Then a bit further down the track we saw another Jacky lizard, and then another. Very soon, he was spotting them and we’d seen five by the time we got to Harry Redford’s Camp. He went away with a different take on life to what he came with.
Another time, on our open-top station safari, we might see 10 or 12 eagle hawks circling. If you’re a stockman, you’d go to that spot and maybe there would be a cow having a calf or an animal in trouble.
These are the secrets of the outback we love to share with our guests. Mother Nature has something new and incredible for us every day. Maybe we’ll see the feral camels or emus with their young, probably a mob of roos, perhaps some wild donkeys …
My family continues to manage the land with much of the wisdom passed down through the generations. We have modern machinery, of course, but we still respect the land and what it can tell us. Whether it’s my daughter Abigail growing a traditional homestead kitchen garden or the boys going out on the water run to check the water sources for stock, there are many things that haven’t changed since Mum and Dad were farming.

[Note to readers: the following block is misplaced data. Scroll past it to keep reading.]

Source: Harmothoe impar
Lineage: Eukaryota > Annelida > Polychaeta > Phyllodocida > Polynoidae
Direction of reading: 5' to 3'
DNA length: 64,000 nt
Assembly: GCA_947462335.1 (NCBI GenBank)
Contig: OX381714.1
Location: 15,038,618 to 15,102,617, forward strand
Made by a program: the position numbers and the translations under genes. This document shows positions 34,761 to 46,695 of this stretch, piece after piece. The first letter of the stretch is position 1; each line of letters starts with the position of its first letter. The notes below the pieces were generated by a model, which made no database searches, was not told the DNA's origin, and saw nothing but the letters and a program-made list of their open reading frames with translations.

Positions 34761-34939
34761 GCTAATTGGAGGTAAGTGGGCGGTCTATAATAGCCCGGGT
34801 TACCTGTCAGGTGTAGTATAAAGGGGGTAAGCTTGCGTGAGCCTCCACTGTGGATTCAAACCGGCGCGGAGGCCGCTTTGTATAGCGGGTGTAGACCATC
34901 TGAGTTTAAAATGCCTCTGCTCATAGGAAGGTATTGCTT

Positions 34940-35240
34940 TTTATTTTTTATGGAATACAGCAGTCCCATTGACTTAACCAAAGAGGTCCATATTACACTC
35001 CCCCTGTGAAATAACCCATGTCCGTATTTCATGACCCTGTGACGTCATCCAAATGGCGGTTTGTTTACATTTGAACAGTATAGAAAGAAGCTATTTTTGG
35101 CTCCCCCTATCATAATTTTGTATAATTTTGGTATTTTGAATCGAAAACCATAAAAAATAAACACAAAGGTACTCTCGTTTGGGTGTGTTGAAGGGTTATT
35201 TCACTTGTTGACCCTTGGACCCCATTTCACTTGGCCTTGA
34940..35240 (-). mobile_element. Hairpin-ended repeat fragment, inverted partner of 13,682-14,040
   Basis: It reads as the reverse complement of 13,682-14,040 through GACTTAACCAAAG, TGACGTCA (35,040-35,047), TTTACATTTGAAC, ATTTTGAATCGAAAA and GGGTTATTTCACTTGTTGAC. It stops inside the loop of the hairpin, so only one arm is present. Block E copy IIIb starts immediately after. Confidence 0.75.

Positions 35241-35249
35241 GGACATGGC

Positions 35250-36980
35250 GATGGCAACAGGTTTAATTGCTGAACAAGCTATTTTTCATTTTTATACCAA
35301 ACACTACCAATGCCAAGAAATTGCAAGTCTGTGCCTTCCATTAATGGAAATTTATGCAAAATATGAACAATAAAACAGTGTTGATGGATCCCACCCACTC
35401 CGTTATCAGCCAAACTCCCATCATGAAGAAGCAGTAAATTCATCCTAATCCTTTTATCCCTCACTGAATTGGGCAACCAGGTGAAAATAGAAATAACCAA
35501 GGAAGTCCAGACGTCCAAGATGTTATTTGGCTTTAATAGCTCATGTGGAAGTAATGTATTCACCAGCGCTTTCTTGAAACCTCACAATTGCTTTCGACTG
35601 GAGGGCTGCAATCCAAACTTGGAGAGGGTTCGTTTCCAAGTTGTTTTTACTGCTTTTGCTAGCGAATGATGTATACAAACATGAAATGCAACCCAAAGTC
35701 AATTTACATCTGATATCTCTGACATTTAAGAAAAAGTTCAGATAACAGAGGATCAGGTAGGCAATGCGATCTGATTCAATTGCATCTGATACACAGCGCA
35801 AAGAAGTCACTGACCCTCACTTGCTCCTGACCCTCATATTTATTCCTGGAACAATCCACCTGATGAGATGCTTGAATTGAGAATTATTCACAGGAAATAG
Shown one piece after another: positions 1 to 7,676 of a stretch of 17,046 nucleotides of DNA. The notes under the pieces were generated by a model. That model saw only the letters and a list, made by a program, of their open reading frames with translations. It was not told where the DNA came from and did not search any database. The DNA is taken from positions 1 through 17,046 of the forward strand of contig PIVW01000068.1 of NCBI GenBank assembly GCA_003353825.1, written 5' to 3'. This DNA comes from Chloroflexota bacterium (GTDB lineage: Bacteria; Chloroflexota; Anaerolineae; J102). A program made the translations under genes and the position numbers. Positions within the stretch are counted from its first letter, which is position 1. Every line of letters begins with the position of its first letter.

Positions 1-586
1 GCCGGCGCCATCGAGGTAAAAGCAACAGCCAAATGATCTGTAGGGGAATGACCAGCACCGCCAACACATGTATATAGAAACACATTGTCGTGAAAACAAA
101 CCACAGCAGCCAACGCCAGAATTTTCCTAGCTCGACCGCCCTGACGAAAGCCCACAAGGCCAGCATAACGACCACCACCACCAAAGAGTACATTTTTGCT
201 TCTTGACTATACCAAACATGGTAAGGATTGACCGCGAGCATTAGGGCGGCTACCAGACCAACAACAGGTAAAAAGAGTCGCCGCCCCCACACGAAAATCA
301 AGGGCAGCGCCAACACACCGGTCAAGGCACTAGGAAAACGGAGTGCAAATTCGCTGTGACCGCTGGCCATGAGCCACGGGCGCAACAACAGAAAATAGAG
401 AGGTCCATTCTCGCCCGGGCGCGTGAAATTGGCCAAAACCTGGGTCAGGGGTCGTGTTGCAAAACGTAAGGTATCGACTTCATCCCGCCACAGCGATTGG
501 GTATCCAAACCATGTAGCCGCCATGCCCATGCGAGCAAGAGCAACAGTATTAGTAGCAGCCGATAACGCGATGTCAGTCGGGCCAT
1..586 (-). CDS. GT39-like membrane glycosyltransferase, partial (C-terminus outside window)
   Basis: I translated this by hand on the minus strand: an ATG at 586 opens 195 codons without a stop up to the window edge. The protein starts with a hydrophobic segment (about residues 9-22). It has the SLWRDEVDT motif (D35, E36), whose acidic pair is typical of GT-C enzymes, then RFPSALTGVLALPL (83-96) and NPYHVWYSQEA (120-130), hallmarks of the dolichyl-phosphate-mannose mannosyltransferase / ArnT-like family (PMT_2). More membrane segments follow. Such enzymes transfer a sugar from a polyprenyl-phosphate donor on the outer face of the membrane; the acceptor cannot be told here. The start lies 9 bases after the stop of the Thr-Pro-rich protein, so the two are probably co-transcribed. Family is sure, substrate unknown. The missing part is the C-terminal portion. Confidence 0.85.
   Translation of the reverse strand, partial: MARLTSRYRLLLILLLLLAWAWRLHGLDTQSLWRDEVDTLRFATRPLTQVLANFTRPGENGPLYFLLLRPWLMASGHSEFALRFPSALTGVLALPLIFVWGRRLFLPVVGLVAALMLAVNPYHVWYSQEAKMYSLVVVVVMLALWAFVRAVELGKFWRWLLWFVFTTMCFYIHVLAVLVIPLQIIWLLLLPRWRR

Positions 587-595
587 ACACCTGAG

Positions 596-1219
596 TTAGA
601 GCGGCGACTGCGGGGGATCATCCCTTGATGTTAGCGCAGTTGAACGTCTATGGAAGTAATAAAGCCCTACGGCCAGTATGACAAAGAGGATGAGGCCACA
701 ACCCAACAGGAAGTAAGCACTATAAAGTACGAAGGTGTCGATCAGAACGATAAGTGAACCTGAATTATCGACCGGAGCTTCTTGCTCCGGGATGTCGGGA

I love to be able to share all this with visitors and give them a taste of our real-life experience. They get to deeply understand this remote way of life, where every day is a mix of hardship and humour, of struggle and survival – and a celebration of Australia’s unique outback heritage.
I know that over-60s travellers today are keen for an adventure and want to get up close and be part of it all. So many of our ‘city cousins’ (and some of our bush ones) are hungry for nature, and it’s amazing how much just a few days here can change you. It’s the little things you’ll remember – the moment of wonder when you spot a shy bush creature, the shafts of sunshine through the dust in the historic shearing sheds, flocks of corellas, the smell of the gidgee wood burning on the campfire. And of course the big things too – the huge night sky with more stars than you’ve even seen, the wild landscapes and the sunsets that soak the wide horizon in glowing colours.
I warmly invite you to come visit us here at Nogo Station to really live this experience for yourself – and bring your grandkids!
Step into pioneers’ shoes and discover the past, present and future of outback Queensland. You’ll go on Nogo Station safari across the plains, cruise on the Thomson River at sunset, have a stockman’s dinner under the stars, ride the Cobb & Co stagecoach and stay in 4-star pioneer-themed accommodation in the heritage heart of Longreach.